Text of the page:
Behavioral targeting is the presentation of content and marketing based on the previous choices of a user across websites. The well-established advertising technique relies on the user’s previous behavior on the web to customize advertising content. Behavioral targeting is the technique behind online behavioral advertising (OBA).
The targeting method uses the data from various website landing and visitor pages to provide users with advertisements that are more relevant to their interests. The technique may track users across a single website, a domain or a network of sites -- using two different approaches.
Marketers might use behavioral targeting because traditional marketing runs the risk of not connecting to the right audience and might not be effective enough to convince an individual to become a customer. Traditional marketing may fail to captivate an audience’s interest. Behavioral targeting, however, will make use of data and tracking technologies to create relevant ads for a user.
Behavioral targeting uses information such as:
- The pages a user visited.
- The searches they performed.
- The time spent on pages.
- The ad and links interacted with.
- The last time a page was visited.
How behavioral targeting works
Behavioral targeting is separated into two categories: onsite and network. Onsite behavioral targeting gathers information about the visitor on one specific site, whereas network behavioral targeting will collect information about the visitor across multiple sites. Network behavioral targeting will not collect information such as IP or MAC addresses or cookies.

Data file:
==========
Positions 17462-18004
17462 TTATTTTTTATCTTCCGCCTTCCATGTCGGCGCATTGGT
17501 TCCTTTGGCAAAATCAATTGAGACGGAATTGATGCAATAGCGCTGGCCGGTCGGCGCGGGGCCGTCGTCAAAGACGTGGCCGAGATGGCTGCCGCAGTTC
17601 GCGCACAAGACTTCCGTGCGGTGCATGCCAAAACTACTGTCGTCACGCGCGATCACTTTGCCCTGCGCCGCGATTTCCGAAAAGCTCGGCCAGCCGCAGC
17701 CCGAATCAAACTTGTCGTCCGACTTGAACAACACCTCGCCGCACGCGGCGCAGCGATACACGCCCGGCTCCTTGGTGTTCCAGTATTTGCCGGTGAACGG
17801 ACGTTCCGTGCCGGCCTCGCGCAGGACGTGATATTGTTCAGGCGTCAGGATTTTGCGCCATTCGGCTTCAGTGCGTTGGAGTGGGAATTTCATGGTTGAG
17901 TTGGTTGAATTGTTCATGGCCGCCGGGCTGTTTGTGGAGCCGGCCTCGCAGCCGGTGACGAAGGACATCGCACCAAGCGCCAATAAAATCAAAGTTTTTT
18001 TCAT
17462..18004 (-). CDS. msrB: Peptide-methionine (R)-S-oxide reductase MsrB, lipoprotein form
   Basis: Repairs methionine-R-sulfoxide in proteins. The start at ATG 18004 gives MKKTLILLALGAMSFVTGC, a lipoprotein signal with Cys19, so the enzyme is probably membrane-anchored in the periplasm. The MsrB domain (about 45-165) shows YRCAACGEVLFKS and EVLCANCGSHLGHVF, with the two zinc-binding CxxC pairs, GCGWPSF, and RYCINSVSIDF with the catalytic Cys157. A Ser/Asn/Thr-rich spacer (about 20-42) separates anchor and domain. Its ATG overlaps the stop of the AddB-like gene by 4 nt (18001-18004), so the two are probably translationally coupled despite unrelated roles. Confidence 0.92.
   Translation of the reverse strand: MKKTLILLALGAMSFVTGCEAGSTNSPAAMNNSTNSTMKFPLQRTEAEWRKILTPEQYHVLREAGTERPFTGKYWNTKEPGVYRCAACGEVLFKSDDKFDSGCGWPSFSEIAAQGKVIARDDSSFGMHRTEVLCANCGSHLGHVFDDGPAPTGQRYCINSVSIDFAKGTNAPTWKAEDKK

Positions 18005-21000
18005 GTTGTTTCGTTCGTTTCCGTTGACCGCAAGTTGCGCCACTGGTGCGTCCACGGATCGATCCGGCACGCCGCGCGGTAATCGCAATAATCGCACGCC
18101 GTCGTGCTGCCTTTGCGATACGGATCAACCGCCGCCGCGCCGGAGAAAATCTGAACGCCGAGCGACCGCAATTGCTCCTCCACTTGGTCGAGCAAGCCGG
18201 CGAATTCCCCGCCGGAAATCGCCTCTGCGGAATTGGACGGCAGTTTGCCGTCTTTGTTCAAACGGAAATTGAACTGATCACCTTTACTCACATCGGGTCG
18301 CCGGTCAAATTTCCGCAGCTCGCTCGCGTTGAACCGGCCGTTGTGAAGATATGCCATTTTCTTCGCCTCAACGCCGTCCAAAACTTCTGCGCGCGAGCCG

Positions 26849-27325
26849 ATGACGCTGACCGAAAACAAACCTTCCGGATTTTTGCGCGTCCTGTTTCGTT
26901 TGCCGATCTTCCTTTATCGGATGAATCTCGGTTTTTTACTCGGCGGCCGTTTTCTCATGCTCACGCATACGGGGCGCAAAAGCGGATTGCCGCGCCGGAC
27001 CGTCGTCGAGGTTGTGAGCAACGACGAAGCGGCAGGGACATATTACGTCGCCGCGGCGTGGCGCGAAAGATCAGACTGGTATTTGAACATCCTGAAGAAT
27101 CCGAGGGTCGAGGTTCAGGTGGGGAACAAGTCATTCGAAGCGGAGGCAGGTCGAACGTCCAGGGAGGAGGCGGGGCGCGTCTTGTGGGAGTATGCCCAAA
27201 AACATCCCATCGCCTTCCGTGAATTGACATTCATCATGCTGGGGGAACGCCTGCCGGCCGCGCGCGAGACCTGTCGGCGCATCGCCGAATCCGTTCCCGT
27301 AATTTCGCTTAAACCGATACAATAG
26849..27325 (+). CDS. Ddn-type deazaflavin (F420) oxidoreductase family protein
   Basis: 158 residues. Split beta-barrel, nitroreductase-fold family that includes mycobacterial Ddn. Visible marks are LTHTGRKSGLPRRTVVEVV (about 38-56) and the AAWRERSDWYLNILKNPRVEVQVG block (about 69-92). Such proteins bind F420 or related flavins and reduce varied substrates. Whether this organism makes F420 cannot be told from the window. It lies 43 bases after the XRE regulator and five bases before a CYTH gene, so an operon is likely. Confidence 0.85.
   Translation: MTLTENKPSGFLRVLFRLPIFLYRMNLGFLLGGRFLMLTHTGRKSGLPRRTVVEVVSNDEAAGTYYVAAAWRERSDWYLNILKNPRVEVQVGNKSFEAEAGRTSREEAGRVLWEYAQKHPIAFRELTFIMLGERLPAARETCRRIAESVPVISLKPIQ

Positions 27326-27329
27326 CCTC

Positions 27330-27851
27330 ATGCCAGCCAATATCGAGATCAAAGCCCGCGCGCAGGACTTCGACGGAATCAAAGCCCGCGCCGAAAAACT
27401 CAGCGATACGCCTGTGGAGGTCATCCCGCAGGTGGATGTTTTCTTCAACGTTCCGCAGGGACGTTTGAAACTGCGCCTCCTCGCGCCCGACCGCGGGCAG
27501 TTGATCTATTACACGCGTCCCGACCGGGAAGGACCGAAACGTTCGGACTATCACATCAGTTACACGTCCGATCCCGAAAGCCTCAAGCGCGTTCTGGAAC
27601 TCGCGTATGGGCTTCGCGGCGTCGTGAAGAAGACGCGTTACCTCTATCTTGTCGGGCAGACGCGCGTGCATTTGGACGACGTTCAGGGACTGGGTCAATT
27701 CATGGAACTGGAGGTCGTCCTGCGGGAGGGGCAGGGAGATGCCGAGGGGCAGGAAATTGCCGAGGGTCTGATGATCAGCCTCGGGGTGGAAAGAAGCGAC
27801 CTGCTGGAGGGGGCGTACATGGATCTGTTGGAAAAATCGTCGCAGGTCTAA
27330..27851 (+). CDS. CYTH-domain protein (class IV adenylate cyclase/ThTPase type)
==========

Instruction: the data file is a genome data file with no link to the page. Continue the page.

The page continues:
The actions and choices of users are typically stored by way of a uniquely identifiable cookie in the user’s internet cache. This cookie is used in an ongoing way to build up a profile for the user on the site or network. The choices of the users and available ads in the network are then compared by way of analytics, and the most relevant ads are then delivered.
User rights and privacy groups have often asked for transparency in what data and how it is both gathered and used. While the data these networks share doesn’t include usernames, email or telephone numbers, it can contain uniquely identifiable information including device IDs, MAC addresses, cookies or IP addresses. Regulations around data mining and advertising such as the GDPR may have deep effects on the practice or even require finding new methods of tracking.
Behavioral targeting vs. contextual targeting
Behavioral targeting and contextual targeting are similar marketing techniques with important differences to note. While behavioral targeting focuses on displaying relevant ads to the viewer, contextual targeting focuses on displaying ads relevant to the content on a webpage. So, for example, a webpage about hard-drives may be more likely to show ads for computer parts. Contextual targeting will not typically collect information about users, but behavior-based data could be taken to improve the context and relevance of the ad.
Contextual targeting could be used to avoid GDPR, however -- assuming that no personal data is collected from a user.
Here is a video succinctly describing how behavioral targeting works.